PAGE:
This undated photo shows two Chinese jet fighters during a military drill in the South China Sea. (AFP photo)
China’s Air Force has carried out a series of military drills and patrols in the Western Pacific region after passing through a strait between Japanese islands, a move that could escalate tensions in the region.
China's Air Force spokesman, Shen Jinke, said Sunday that the sorties by more than 40 bombers and fighter jets were part of regular long-range drills in the Western Pacific and patrols over the East China Sea Air Defense Identification Zone (ADIZ) to protect China's sovereignty and national security.
Shen said in his statement on the Ministry of Defense website that Chinese aircraft carried out the exercises in the Western Pacific after flying through a strait between the Japanese islands of Miyako and Okinawa.
He said the patrols were to “carefully monitor and judge the foreign military aircraft that enter the anti-aircraft defense zone, to take measures to respond to different threats in the sky and to protect national airspace.”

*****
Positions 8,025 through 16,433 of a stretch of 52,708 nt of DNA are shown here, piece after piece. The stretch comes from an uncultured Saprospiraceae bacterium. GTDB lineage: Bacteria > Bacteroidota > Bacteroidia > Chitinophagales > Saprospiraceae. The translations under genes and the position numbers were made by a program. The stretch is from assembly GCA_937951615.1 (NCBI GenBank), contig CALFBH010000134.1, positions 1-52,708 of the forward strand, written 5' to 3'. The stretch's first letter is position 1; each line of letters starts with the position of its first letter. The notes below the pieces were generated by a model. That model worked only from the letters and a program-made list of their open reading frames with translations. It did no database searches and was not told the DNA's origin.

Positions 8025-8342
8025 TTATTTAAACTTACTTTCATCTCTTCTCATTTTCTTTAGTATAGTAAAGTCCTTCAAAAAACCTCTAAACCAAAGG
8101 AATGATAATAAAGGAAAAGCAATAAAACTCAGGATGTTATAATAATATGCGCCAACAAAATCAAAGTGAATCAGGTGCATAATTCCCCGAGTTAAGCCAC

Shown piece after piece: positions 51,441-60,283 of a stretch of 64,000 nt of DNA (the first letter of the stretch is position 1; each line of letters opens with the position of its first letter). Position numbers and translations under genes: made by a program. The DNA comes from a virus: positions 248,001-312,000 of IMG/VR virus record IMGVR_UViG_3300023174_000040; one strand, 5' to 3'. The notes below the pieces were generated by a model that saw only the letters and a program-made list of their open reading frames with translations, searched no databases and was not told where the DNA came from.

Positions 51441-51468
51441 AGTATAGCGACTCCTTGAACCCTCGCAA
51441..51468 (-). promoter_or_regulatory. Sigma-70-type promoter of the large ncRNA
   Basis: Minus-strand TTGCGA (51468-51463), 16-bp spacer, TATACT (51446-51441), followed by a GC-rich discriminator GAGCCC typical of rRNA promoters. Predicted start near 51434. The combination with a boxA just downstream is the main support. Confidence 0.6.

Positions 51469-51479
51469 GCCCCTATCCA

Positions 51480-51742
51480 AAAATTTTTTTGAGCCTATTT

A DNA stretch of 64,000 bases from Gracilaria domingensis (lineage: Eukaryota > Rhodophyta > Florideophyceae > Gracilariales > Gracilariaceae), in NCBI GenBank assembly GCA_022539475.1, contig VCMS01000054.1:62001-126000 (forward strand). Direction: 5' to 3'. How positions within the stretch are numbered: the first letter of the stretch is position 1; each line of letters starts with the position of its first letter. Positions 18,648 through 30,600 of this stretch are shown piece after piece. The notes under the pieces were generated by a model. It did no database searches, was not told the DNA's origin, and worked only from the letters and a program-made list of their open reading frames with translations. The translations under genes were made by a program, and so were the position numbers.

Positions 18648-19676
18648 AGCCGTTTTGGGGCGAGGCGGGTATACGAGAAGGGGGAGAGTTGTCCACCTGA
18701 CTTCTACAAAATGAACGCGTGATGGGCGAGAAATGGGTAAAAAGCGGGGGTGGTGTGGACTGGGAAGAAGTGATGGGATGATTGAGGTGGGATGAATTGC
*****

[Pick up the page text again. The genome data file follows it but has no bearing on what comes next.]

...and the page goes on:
The drills come amid heightened tensions over China’s increasingly assertive presence in the South and East China Seas.
China is in dispute with Japan over a series of uninhabited islets in the East China Sea while similar disputes exist between Beijing and countries like Taiwan, Brunei, Vietnam, Malaysia and the Philippines over the South China Sea. The United States has also become wary of China’s activities in those seas and has supported claims against Beijing.
Japan and the US reacted angrily to China’s decision in 2013 to impose an ADIZ in the East China Sea, in which aircraft are required to identify themselves to Chinese authorities.
The Miyako Strait, which Chinese bombers and fighter planes used Sunday to reach the Western Pacific, has been often used by China's Navy as a strategic pathway from the East China Sea to the Pacific Ocean.